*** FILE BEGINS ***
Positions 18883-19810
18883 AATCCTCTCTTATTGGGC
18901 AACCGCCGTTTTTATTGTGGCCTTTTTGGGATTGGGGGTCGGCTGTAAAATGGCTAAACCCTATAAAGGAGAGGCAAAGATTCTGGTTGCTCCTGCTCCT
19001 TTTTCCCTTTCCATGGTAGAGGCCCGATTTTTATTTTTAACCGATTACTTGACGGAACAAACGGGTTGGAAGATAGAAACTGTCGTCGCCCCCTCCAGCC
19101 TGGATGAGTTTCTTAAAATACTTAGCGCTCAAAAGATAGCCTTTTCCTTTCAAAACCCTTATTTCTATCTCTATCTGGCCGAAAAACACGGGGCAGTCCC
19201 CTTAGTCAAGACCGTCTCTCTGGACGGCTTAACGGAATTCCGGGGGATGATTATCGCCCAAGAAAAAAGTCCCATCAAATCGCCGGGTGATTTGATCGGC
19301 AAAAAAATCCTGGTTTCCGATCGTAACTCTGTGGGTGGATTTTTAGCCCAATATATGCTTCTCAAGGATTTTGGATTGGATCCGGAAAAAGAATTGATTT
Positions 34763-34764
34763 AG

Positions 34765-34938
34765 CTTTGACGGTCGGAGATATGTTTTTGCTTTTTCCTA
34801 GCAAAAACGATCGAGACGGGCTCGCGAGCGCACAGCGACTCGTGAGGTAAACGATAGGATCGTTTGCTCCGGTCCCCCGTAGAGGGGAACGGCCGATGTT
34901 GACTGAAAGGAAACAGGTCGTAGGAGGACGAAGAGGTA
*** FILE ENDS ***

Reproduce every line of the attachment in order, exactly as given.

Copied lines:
Positions 18883-19810
18883 AATCCTCTCTTATTGGGC
18901 AACCGCCGTTTTTATTGTGGCCTTTTTGGGATTGGGGGTCGGCTGTAAAATGGCTAAACCCTATAAAGGAGAGGCAAAGATTCTGGTTGCTCCTGCTCCT
19001 TTTTCCCTTTCCATGGTAGAGGCCCGATTTTTATTTTTAACCGATTACTTGACGGAACAAACGGGTTGGAAGATAGAAACTGTCGTCGCCCCCTCCAGCC
19101 TGGATGAGTTTCTTAAAATACTTAGCGCTCAAAAGATAGCCTTTTCCTTTCAAAACCCTTATTTCTATCTCTATCTGGCCGAAAAACACGGGGCAGTCCC
19201 CTTAGTCAAGACCGTCTCTCTGGACGGCTTAACGGAATTCCGGGGGATGATTATCGCCCAAGAAAAAAGTCCCATCAAATCGCCGGGTGATTTGATCGGC
19301 AAAAAAATCCTGGTTTCCGATCGTAACTCTGTGGGTGGATTTTTAGCCCAATATATGCTTCTCAAGGATTTTGGATTGGATCCGGAAAAAGAATTGATTT
Positions 34763-34764
34763 AG

Positions 34765-34938
34765 CTTTGACGGTCGGAGATATGTTTTTGCTTTTTCCTA
34801 GCAAAAACGATCGAGACGGGCTCGCGAGCGCACAGCGACTCGTGAGGTAAACGATAGGATCGTTTGCTCCGGTCCCCCGTAGAGGGGAACGGCCGATGTT
34901 GACTGAAAGGAAACAGGTCGTAGGAGGACGAAGAGGTA